I asked, a couple of weeks ago, if this was the end of an era? ~ the end of the “liberal era?” That got me to thinking about change and especially the changes that 100 years can make. This is an interesting time to look back to 1916, 1917 and 1918 …
… the great battles of the Somme, in 1916, Arras, including Vimy, in 1917, and the Hundred Days offensive and, finally, the Armistice in 1918 have been and will be celebrated.
Although the Edwardian era ended, officially, in 1910, many people believe that actual end of the era came during the First World War when Britain’s and Canada’s attitudes towards the military and war changed.
I think the late Victorians understood that Britain (and its empire) was in decline … the issues of Irish home rule and American and German expansion caused the British to “take their eye off the ball” and caused what I have described as the greatest foreign policy blunder in 800 years: entering the Entente Cordiale with France which went a long way to precipitating World War I.
Anyway … I was thinking about that “Great War” and how it changed so much and I think we can see the changes in three short poems:
- The Soldier (1914) by Rupert Brooke;
- Anthem for Doomed Youth (1917) by Wilfred Own; and
- Base Details (1918) by Siegfried Sassoon.
“If I should die, think only this of me: that there’s some corner of a foreign field that is for ever England …” Rupert Brooke was almost a caricature of the Edwardian ideal, young, handsome, intelligent but, perhaps, a bit idle, almost to the point of being insouciant, but a good and respected poet. ‘The Soldier,’ it seems to me, was how much of Britain and Canada felt in the late summer of 1914 and even into 1915. One can imagine that mothers and wives and sweethearts almost swooned when they read it. But that was all going to change.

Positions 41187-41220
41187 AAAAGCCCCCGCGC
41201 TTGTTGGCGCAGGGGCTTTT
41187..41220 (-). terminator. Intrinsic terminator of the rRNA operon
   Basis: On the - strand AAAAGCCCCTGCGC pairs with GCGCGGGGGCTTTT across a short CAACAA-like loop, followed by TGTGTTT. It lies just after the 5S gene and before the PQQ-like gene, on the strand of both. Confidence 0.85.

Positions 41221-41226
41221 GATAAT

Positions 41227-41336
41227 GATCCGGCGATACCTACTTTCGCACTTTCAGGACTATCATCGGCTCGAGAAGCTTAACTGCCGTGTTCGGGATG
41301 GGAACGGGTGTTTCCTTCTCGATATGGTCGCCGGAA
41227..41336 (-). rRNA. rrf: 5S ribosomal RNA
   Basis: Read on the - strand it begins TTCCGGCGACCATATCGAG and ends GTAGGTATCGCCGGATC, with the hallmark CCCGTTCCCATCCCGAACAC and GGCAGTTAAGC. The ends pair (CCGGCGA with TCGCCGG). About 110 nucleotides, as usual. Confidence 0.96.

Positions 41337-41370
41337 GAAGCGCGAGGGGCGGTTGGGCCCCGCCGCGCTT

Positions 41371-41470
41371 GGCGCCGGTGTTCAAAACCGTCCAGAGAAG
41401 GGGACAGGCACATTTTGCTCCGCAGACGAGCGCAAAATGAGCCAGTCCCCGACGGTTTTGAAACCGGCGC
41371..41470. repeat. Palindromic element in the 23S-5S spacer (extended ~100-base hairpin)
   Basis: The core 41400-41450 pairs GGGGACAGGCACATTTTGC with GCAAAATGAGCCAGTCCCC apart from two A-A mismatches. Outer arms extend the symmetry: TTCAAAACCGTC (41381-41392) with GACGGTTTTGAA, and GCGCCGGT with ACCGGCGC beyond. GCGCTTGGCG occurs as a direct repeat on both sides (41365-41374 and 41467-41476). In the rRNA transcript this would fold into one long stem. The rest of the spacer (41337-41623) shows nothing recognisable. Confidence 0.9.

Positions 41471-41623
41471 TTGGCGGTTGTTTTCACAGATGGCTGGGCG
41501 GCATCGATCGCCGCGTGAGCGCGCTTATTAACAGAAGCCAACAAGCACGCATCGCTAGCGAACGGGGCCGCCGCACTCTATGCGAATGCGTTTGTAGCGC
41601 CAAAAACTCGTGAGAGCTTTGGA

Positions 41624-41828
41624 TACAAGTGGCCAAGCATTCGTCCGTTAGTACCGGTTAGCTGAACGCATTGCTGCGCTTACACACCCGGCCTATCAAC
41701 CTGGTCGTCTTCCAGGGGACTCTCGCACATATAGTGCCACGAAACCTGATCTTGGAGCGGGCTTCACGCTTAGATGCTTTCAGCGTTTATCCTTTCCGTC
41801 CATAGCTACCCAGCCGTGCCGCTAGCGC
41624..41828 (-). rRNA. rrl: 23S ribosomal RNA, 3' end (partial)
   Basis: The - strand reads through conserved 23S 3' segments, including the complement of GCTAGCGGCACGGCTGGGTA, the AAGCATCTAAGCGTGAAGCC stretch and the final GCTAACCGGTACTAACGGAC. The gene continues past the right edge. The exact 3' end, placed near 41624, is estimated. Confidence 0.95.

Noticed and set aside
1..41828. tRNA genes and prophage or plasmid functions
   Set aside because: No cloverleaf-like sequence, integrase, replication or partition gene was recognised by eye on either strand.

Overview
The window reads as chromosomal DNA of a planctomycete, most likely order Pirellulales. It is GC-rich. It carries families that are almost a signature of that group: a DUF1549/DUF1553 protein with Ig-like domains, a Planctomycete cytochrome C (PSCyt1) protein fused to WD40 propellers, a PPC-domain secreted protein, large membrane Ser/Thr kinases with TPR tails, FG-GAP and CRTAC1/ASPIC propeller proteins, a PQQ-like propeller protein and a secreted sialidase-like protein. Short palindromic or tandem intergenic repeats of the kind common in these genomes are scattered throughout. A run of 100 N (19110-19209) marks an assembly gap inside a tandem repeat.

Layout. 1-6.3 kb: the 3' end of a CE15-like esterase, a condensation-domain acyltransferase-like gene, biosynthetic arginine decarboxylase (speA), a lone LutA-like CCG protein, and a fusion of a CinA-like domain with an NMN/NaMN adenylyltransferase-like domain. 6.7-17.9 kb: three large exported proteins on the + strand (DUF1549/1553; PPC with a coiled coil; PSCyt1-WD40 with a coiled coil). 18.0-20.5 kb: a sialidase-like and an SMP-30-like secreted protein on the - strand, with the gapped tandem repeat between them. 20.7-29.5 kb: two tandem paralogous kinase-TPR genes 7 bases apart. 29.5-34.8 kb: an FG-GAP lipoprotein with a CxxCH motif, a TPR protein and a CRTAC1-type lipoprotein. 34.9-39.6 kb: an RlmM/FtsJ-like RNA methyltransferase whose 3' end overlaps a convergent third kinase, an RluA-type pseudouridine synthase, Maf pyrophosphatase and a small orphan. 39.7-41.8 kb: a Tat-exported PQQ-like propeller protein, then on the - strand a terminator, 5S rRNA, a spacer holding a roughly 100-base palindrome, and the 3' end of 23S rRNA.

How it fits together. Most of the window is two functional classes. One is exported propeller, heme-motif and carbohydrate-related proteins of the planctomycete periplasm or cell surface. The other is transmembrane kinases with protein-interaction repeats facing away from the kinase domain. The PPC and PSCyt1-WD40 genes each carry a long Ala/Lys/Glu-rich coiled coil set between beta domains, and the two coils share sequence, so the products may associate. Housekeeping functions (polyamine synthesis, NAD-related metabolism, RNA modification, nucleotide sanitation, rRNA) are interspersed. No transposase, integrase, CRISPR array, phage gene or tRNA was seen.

By the end of 1916 it was clear that war was not a grand adventure, and Wilfred Owen, arguably the greatest poet of that war, summed it up in ‘Anthem for Doomed Youth:’ “What passing bells” he asked, “for those who die as cattle?” (Passing bells are those rung at funerals.) There was no glory, it wasn’t some sort “boys’ own adventure,” rather it was the endless suffering of the Western Front. Owen put in just a few words what philosophers and poets have tried to say for millennia.
But, by 1918 the poets’ hopeful patriotism, even jingoism and despair at the tragedy of war had turned to anger and even rage and Siegfried Sassoon, a son of a wealthy Anglo-Iraqi-Jewish merchant family, gave vent to it in his 1918 poem, ‘Base Details.’ He, a soldier who had been decorated for his almost reckless bravery in battle, lashed out at all those who still tried to claim that war was “glorious.” It was, in some respects, a dagger plunged into the bleeding heart of Victorian and Edwardian notions of patriotism and it would colour the thinking of his generation and the next and generations after that.
The Edwardian era was, I think, the transition between the old and our, current, modern worlds ~ both ‘worlds’ were liberal in their values but quite different in their attitudes. The old, Edwardian ‘world’ ended with a bang and with a rise in anti-military feeling that was fuelled, in some part, by the British war poets, especially Owen and Sassoon. That anti-military attitude and distrust of the “military mind” persists today and it makes it easier for some politicians, like Prime Minister Justin Trudeau ~ but he’s not alone in this, to ignore valid military and national security requirements and focus, instead, on sunny ways and making policy based on false hopes. The British, as I said, make bad policy choices and the British and Canadian peoples paid a high price in blood and treasure for them. But our attitudes towards the military and defence policy and grand strategy should not, in 2017, be shaped by events of 100 years ago, no matter how horrid they may have been.